William Collins Whitney (1841-1904) was a financier and founding father of the Whitney family’s immense fortune. His aptitude for accumulating wealth was matched by a talent to charm his way into Manhattan society controlled in the late 1800s by the arbiter of taste Mrs Astor. Whitney could trace his family’s descent back to William Bradford who had sailed to America on The Mayflower in 1620 and settled in Massachusetts. But William Whitney’s ambition was to take his place in Gilded Age New York society for whom Mrs Astor was gatekeeper.
Whitney graduated from Yale in 1863 where he befriended wealthy and influential friends such as John D. Rockefeller and Oliver Payne who would become his brother-in-law. He entered Harvard Law School where a contemporary described Whitney as ‘magnanimous, unselfish and generous’ concluding ‘we all agreed when we graduated that his success would depend on whether anything would stimulate him to a full development of his powers’. Whitney left Harvard before graduating to pursue his legal career in New York and was admitted to the bar in 1865. Whitney’s stimulus proved not to be law but money.
Popular, good looking and charming, Whitney made an advantageous match with Flora Payne, Oliver Payne’s ‘expressive and vivacious’ sister in 1869 with whom he had five children. According to Governor of New York Samuel Tilden, William Whitney was ‘the ablest political associate I ever had’. It was said of him ‘mediocrity in Whitney is unthinkable’. He served on the Corporation Council of New York between 1875 and 1882 and the powerful Vanderbilt family called on the ‘intellectual giant’ for financial advice.
William Whitney’s first fortune was made as a streetcar magnate. He and business partner Thomas Ryan used underhand tactics including bribery and corruption to secure control of New York’s Metropolitan Transit Company; buying shares belonging to rival Jacob Sharp after the unfortunate man was jailed for a fraction of their value. According to Greg King’s A Season of Splendor (2009) ‘the Metropolitan Transit Company offered new and frequently dubious opportunities for self-enrichment. They leased their own trolley cars to themselves at highly inflated prices, awarded themselves extravagant salaries and, it was said, pocketed the dividends due to their shareholders to increase their own coffers. So successful was this endeavour that in a mere five years, Whitney had made a staggering $40 million ($800 million today)’.
In 1885 President Cleveland appointed Whitney Secretary of the Navy; an office he held until 1889. While in office he and Flora held court in Washington and made influential political and social alliances. Flora Whitney died in 1894 and Whitney rekindled a relationship with the widowed Mrs Edith Randolph who it was rumoured was also a former mistress of J. Pierpont Morgan. The reappearance of Mrs Randolph caused a rift with the deceased Flora’s brother Oliver Payne. The unmarried Payne promised his fortune to Whitney’s children if they would remain loyal to their late mother and condemn the marriage. One son, William Whitney Jr, accepted his uncle’s offer and changed his name to Payne Whitney. The eldest son Henry Whitney remained loyal to his father.
Whitney and Edith married in 1896 and set about remodeling a vast mansion on the southwest corner of 57th Street and Fifth Avenue opposite the Vanderbilt palaces. Architect Stamford White constructed a Venetian palazzo façade for the ‘Palace of Art’ that contained green onyx walls, 16th century French tapestries, the largest ballroom in New York, bronze gates taken from the Palazzo Doria in Rome and artworks by Raphael, Tintoretto, Van Dyck and Reynolds. The Whitneys had not moved in to the mansion when Edith was rendered comatose in a riding accident on their estate in South Carolina in 1898. She barely recovered and lived in great pain for several months before dying in 1899.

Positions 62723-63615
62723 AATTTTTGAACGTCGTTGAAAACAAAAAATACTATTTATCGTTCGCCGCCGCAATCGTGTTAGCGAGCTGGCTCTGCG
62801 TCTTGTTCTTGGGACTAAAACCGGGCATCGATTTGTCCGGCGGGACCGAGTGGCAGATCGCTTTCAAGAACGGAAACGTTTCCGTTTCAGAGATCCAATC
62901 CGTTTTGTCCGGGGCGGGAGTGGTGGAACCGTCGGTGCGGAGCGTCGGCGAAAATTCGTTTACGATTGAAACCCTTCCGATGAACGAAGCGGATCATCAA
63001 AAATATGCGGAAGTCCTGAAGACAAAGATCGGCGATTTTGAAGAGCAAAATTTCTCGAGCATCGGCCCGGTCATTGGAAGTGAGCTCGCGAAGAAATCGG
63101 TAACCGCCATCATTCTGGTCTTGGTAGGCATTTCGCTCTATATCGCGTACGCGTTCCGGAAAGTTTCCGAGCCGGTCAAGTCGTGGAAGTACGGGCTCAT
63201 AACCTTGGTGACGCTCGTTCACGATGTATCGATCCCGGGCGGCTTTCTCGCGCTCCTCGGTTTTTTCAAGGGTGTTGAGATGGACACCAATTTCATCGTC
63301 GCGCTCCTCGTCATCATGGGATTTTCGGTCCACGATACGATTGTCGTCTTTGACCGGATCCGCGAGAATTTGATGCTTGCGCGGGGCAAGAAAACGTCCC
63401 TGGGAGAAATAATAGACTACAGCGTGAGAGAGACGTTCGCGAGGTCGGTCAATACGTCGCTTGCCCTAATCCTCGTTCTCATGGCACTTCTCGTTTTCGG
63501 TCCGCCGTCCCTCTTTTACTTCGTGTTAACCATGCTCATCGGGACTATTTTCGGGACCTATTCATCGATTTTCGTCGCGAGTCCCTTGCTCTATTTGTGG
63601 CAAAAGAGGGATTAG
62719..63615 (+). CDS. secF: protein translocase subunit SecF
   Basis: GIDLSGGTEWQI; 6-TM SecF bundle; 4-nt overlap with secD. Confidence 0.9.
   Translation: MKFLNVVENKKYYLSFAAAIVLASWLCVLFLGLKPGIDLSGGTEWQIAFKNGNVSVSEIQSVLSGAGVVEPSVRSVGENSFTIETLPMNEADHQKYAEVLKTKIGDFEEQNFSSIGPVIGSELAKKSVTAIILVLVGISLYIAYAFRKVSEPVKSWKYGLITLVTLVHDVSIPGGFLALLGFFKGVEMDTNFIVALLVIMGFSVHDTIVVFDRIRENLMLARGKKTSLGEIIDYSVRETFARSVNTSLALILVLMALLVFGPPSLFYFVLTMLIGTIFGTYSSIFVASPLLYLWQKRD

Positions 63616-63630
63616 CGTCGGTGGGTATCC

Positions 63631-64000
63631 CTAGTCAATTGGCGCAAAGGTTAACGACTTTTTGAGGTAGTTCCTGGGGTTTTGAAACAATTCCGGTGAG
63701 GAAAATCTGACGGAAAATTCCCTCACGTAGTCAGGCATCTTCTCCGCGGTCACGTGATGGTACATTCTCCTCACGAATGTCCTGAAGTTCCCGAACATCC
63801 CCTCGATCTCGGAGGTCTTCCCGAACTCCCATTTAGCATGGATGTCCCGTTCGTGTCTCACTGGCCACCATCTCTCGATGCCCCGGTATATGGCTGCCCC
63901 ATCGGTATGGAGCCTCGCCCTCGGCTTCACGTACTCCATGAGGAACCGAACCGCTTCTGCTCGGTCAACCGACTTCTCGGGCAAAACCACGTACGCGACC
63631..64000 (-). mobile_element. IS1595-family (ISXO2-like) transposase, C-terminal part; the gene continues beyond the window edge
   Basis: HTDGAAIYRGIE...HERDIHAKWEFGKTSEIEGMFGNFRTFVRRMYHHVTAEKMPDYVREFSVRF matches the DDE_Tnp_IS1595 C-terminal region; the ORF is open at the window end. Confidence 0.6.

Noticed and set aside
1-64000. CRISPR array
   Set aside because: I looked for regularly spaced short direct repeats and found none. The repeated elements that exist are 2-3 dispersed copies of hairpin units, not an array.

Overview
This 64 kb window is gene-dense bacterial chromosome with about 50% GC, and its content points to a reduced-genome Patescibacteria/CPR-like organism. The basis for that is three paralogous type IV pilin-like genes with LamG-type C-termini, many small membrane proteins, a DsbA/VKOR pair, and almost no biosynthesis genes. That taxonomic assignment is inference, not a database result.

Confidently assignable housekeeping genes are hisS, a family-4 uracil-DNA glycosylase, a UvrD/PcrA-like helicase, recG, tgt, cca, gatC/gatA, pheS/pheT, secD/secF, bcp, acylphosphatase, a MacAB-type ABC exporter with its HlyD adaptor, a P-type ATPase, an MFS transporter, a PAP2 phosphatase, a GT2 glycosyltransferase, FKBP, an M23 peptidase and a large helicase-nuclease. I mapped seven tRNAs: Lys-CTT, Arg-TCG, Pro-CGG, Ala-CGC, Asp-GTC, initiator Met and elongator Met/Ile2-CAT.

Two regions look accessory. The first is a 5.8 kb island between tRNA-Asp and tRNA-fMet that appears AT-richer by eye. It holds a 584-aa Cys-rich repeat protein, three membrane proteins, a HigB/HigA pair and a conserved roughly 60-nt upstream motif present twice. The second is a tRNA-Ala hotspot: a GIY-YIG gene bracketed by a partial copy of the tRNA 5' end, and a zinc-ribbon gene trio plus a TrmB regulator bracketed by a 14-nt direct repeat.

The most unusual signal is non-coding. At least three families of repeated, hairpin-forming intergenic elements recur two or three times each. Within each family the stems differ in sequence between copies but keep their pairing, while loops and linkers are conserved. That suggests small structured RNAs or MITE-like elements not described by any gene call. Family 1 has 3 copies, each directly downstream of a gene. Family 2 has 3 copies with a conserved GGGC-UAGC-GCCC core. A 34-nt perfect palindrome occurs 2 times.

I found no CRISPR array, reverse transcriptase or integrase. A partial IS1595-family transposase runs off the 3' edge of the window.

The widower Whitney moved into the Fifth Avenue palazzo in 1900 and gave a debutante ball for 700 for his niece Helen Barney. But the mansion was said to resemble a sepulchre without a lady of the house. The American newspapers were dismissive of Whitney’s acquired tastes: ‘we could wish that Mr Croesus was putting up an American house instead of reproducing a Venetian palace; or that some decorative artists had made a mantel so beautiful and so perfect that it was not necessary for the latest millionaire to ransack an old French chateau to discover something to his liking’ wrote Munsey’s Magazine in 1901.
Despite his recently and dubiously acquired millions, William Whitney maintained an air of aristocratic bonhomie. As King writes ‘Whitney’s success owed much to his genteel manner. He had carefully cultivated an aura of refinement from his days at Yale and Harvard, and could easily charm those he encountered. No one took him for a ruthless robber baron or unscrupulous speculator’. His final years were spent investing in his beloved thoroughbred horses that were stabled at his summer estate Old Westbury on Long Island. The Westbury Stable was 800 feet long with boxes for 84 horses and a mile-long gallop adjoining. His stallion Volodyovski won the Epsom Derby in 1901.
William Whitney died in 1904 from peritonitis after an emergency appendectomy. In the same year Henry James published The Golden Bowl and the patriarch character Adam Verver was said to be based on the late Mr Whitney. Whitney’s Fifth Avenue palazzo was sold but found its way back into the family when William’s son Henry bought it back. When Henry Whitney’s widow Gertrude died in 1942 the house contents were sold (many finding their way into New York’s Metropolitan Museum of Art) and the mansion was subsequently razed to the ground.